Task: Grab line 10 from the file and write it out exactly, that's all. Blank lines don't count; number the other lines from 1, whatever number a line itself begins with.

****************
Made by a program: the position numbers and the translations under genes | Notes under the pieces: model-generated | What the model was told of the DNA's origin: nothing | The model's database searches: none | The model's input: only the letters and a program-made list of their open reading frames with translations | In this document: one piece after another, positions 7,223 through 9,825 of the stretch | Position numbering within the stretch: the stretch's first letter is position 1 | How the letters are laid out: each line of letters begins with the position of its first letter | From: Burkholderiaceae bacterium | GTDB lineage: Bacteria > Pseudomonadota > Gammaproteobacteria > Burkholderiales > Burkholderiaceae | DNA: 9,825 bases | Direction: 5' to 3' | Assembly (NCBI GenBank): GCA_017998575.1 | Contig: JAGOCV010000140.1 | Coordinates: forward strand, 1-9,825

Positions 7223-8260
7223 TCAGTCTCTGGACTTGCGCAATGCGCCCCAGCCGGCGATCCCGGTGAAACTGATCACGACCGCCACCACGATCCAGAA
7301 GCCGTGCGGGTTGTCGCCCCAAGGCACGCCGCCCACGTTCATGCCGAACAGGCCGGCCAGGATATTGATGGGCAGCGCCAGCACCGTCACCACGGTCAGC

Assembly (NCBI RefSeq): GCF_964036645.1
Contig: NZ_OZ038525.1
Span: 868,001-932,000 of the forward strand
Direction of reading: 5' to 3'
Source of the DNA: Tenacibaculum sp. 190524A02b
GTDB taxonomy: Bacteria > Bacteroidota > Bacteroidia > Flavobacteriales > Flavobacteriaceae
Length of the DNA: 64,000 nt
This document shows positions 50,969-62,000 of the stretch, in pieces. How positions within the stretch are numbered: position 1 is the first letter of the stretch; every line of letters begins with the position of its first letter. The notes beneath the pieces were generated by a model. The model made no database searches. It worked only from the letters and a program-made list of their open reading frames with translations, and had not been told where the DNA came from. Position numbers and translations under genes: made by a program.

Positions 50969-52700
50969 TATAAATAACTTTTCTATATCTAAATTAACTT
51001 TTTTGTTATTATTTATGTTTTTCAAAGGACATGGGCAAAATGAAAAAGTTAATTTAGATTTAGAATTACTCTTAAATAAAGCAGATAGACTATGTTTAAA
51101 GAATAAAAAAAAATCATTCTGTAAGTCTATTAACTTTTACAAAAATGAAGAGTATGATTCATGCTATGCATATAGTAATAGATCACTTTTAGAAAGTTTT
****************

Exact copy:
GTDB taxonomy: Bacteria > Bacteroidota > Bacteroidia > Flavobacteriales > Flavobacteriaceae